Sunday, July 20, 2014

Horror Film Review

The Last Days (2013):  Post-apocalypse flick from Spain that depicts what may be the strangest affliction I've encountered in all my years of movie going.  No zombies, no cannibalism-inducing virus, no alien invasion, no thermonuclear Armageddon.  So what, then?  Folks are scared to venture out of doors, and if they do, they die of fright.  Or something. Unfortunately for us pragmatic science nerds, the physiological mechanics of the ailment aren't explored in any kind of detail.  While this oversight fails to appreciably affect the narrative per se, not knowing the "why" drives me fucking crazy.

Ensconced for months in an office building with his coworkers after the bizarre ailment sweeps Barcelona, Marc (Quim Gutierrez) assists with the tunneling project that will allow them access to the city's subway system.  He's desperate to return home to his girlfriend Julia (Marta Etura) and blackmails the company hatchet man Enrique (Jose Coronado) who procured a portable GPS unit.  (Cell phone towers are out but the satellites are still functional.)  Tunnel complete, the two men set off for Marc's apartment but encounter a number of obstacles, not the least of which are fellow survivors.  I did enjoy the grizzly bear in the church scene.  Not something you see every day. 

Julia's not home.  Marc thinks she might be at her shop in the mall but Enrique insists on going to the hospital where his father is in hospice.  They find the hospital to be a smoldering ruin.  Enrique is devastated and slightly suicidal.  Marc goes on to the mall alone, finds Julia's sister Andrea (Leticia Dolera) who explains that Julia had gone to see her doctor.  From the building across the street from the doctor's office, Marc sees her.  And she sees him.  The problem?  Underground access isn't possible.  Tunnel collapsed.  Yes, you guessed it.  Marc has to go outside and cross the street in order to reach the woman he loves.  Did I mention she's pregnant?  Yeah, you can already see where this is going.  I like to call it generational immunity.  Scientifically questionable, but a convenient plot device. 

The chemistry between Marc and Enrique is magnetic, and while they may have begun their journey as wary rivals, they develop a respect for each other that's just shy of real friendship.  It's fascinating to watch.  Julia, on the other hand, is the opposite of fascinating to watch.  A rather annoying character, if I'm honest.  She's either laughing or crying.  Her sister Andrea was more interesting, but of course she just had to die.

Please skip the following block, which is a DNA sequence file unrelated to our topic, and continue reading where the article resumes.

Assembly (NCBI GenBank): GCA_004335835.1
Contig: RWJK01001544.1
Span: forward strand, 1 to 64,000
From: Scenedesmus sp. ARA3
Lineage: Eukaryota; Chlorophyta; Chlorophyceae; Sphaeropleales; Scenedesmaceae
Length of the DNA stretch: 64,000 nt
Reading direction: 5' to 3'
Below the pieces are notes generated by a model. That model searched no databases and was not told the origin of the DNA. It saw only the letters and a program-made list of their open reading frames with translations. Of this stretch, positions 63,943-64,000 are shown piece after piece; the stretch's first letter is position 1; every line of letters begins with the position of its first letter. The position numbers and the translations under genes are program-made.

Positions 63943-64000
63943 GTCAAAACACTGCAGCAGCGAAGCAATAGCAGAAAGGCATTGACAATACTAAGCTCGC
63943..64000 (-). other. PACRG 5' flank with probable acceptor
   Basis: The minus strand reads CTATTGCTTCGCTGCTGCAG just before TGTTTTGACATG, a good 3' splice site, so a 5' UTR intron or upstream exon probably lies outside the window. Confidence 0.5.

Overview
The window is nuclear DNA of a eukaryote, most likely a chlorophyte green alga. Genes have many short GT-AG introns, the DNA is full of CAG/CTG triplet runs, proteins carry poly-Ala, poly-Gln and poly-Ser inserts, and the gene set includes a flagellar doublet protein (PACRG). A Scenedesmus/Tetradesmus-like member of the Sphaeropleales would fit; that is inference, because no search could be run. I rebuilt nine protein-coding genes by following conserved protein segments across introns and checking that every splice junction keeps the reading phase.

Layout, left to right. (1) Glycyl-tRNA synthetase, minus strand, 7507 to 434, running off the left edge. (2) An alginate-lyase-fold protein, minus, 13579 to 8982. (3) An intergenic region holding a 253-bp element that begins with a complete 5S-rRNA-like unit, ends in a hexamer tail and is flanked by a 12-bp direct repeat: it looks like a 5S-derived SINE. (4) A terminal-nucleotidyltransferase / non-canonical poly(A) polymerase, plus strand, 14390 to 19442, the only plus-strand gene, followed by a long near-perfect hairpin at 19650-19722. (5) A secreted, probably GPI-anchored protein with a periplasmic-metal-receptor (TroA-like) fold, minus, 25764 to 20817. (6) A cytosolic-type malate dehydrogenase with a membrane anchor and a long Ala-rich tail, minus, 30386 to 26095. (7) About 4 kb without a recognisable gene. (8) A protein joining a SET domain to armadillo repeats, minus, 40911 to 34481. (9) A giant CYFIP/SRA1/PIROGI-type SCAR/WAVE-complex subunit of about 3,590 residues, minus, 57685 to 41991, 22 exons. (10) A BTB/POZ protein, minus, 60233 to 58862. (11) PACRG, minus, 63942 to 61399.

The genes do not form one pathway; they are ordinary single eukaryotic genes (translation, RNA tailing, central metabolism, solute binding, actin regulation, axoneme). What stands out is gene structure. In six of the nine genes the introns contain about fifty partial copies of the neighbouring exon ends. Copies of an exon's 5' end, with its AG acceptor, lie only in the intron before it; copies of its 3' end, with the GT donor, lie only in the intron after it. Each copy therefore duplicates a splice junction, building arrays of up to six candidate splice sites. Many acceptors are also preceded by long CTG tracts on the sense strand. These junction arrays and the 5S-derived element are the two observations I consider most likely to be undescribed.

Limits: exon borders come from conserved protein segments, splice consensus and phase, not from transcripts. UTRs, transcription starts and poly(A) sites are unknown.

Here's my major complaint:  A person can stand in a glass-walled room and be perfectly fine; however, if that person takes a car from an underground parking garage and drives outside, he dies.  For the love of God, why?  It's these lapses of logic that drag The Last Days down.  The filmmakers may claim artistic license, but by that same token, they could have used artistic license to explain it.  Just make some shit up.  We'd probably buy it.

The Skinny

Acting:  Gutierrez and Coronado nail their performances.  Quite groovy.
Story:  I'm almost 100% certain agoraphobia has never been utilized as a catalyst for a global calamity.  Weird, but...okay.
Direction:  Many opportunities for disaster, including the use of interspersed flashbacks.  All disasters were, however, deftly averted. 
Production Values:  The five million euro budget was used to maximum effect.  Filmed in Spain and Catalonia, it has that certain...European feel about it.  Not cheap, but also not Hollywood gloss either.
Gore/FX:  A dribble of blood here and there.  Nothing to make you upchuck your popcorn.  A great deal of CGI for the wide shots of Barcelona.  I've seen worse.  I've seen much worse.
Scares:  One, sort of.  Nothing to worry your dry cleaner.
Ending:  Truth be told, it confused and confounded me.  Why did the kid have to go?  And why have only one kid?  It's one of those times I'd love to have a chat with the screenwriter.
Verdict:  Should you see The Last Days?  Si.  If you can ignore the scientific silliness, it's worth it for the Marc/Enrique dynamic.  If you're agoraphobic, you may want to pass on this one.

Rating:  3 out of 5

No comments:

Post a Comment